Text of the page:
Craig Zobel’s The Hunt just can’t catch a break. Originally scheduled to be released late last year, due to pre-conceived notions of the film by many, including one Donald Trump, the film was pulled from release. Finally being released in March, the active threat of COVID-19 has arrived to once again spread disruption to the film. “The most talked about movie of the year is one that no one’s actually seen” as the the poster proclaims, I’m sure the only reason it won’t stay true to that statement is because no one is going to be talking about it. Which is a shame, because The Hunt offers an entertaining B-Movie time at the cinema.
When a group of strangers – or ‘deplorables’ as others would like to call them – awake in a field, they find they have been put there for one purpose. To be human sport for a group of ‘elitists’ who would rather they be dead. The Hunt, is indeed, on. However, one of these strangers, Crystal, may be a disruption to their plan.
The Hunt shows no fear in mocking or satirising the entire political spectrum. While it may allow for the occasional chuckle as it can feel like twitter come to life after a political debate, unfortunately that’s as far as it’s willing to go.
If the term ‘deplorable’ appears familiar, that is very much the point. Back in 2016, Hilary Clinton used such a term to describe supporters of Donald Trump, and the film is very interested in that area of politics. Those that are hunted are clearly right-wing, conservative voters, and those doing the hunting are clearly left-wing, liberal voters. Both sides are represented with exaggerated stereotypes, whether they be middle American farmers or rich businessmen’s daughters on the conservative side, or Ava DuVernay lovers or overtly politically correct on the liberal side. The Hunt shows no fear in mocking or satirising the entire political spectrum. While it may allow for the occasional chuckle as it can feel like twitter come to life after a political debate, unfortunately thats as far as it’s willing to go. As a piece of satire it is skin-deep without any interest in being brave or thought-provoking, and has no real interest in exploring the deep divide that is the current political landscape. In the end it reveals itself to be entirely inconsequential, which makes the story of it being delayed even more baffling, as it’s unlikely to really offend anyone.
However, removed from the themes of the film, The Hunt remains an entertaining genre flick, and it appears the filmmakers were more than aware of it. The concept of people in an arena being hunted and killed by others is nothing new, with films like The Most Dangerous Game, Battle Royale and The Hunger Games all relishing in such a concept, and all appearing popular. The Hunt doesn’t bring anything particularly new to the genre, yet it has fun with such genre thrills. As soon as the eponymous hunt begins, there is a surprisingly liberal dispatch of the character’s lives, making The Hunt feel genuinely dangerous for those involved. A cast of known faces including Emma Roberts, Ike Barinholtz and Justin Hartley only makes the filmmakers decision to eliminate its cast more surprising. The kills themselves come in quick succession, and offer enough variation so not to get boring, and they certainly don’t hold back the violence, as some moments are particularly gruesome.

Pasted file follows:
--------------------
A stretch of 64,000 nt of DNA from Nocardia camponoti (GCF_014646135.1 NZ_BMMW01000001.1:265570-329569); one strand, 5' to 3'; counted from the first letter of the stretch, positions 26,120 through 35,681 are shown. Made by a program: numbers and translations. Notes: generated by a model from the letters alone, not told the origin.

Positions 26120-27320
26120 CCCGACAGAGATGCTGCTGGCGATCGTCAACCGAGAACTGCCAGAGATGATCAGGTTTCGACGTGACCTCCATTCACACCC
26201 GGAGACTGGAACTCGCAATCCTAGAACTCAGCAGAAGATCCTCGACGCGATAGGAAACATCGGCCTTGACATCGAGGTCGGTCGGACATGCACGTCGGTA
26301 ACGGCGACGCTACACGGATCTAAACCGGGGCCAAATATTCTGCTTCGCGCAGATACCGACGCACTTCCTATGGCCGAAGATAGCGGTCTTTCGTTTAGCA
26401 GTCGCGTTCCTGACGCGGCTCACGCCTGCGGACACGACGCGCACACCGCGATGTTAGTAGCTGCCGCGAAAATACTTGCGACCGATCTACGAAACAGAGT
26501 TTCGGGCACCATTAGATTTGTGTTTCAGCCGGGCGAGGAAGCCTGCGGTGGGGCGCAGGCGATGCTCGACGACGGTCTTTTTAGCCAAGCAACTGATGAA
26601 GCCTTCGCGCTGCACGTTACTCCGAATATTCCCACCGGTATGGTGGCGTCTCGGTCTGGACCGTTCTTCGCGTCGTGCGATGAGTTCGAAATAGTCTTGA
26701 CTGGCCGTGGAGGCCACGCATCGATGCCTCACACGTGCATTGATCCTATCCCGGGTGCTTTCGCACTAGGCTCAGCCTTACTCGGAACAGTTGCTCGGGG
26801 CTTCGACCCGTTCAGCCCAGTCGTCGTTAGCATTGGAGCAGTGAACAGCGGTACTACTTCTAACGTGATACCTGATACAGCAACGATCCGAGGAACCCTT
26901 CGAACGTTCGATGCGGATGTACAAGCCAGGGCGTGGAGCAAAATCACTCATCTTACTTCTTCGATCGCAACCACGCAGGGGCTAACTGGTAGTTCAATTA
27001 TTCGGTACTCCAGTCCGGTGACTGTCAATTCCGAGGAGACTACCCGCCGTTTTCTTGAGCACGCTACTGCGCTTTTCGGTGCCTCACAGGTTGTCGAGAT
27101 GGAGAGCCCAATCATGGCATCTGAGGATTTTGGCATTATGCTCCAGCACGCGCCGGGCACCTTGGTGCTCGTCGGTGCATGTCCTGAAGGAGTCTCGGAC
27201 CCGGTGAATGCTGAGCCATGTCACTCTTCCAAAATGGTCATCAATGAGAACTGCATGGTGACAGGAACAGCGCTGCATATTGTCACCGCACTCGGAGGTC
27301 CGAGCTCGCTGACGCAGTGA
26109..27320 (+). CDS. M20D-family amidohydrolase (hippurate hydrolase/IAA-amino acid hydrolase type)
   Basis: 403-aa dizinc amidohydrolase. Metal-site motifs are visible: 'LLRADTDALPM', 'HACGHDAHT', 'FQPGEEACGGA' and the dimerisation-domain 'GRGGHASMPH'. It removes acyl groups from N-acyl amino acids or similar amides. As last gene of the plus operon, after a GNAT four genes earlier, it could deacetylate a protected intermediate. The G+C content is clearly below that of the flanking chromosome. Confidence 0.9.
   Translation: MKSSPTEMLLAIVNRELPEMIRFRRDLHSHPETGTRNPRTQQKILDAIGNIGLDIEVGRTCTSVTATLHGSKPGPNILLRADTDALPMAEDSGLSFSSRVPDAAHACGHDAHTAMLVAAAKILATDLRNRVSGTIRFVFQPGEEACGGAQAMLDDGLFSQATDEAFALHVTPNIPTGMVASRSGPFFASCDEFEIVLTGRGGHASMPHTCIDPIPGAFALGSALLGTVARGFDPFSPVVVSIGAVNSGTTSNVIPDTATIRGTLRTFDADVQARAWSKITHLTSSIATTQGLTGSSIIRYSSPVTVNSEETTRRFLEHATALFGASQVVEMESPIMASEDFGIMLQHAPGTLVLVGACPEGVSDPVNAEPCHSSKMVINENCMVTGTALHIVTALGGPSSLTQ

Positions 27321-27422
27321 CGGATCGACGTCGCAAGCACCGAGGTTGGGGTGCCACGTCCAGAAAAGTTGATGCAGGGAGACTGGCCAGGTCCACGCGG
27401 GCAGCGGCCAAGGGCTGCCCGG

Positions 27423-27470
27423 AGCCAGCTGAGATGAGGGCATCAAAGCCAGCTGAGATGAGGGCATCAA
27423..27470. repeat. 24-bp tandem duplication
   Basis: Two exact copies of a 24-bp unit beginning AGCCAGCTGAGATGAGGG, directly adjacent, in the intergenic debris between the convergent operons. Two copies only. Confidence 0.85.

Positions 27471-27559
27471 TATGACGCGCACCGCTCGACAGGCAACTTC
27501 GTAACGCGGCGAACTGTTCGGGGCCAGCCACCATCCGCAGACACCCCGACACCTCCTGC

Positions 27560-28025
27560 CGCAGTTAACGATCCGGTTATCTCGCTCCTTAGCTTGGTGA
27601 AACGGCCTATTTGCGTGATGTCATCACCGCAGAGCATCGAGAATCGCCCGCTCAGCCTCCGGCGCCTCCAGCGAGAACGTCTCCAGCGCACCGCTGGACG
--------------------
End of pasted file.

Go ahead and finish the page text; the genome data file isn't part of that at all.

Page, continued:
At the centre of The Hunt, and the one thing that keeps it watchable throughout, is Betty Giplin as Crystal. Holding her own and more than capable of delivering the action scenes required, Giplin, with a fun southern drawl, is terrific as the protagonist, first trying to figure out her position in the narrative, and then as a woman on a path to revenge. At the rate of films being released this year, I
wouldn’t be surprised if next years Academy Award battle for Best Actress is between Giplin and Elizabeth Moss for The Invisible Man. Elsewhere in the cast, Hilary Swank is having a great time hamming it up as the woman behind it all, and fans of It’s Always Sunny in Philadelphia will surely get a kick out of seeing Glenn Howerton as someone who isn’t Dennis Reynolds, yet still appearing with a devilish and smarmy charm.
Considering the initial controversy and uproar over the films release, The Hunt may appear as a little disappointing. Is it a brave, hard-hitting satire? No. Was it worth the long delay? No. In the current situation, is it worth going out and risking catching Coronavirus? Definitely not.
Considering the initial controversy and uproar over the films release, The Hunt may appear as a little disappointing. Is it a brave, hard-hitting satire? No. Was it worth the long delay? No. In the current situation, is it worth going out and risking catching Coronavirus? Definitely not. But when it comes to the streaming service of your choice, and as long as you’re not looking for anything too deep (which may mean The Hunt is a failure for some), then The Hunt is a nice distraction of a B-Movie genre flick.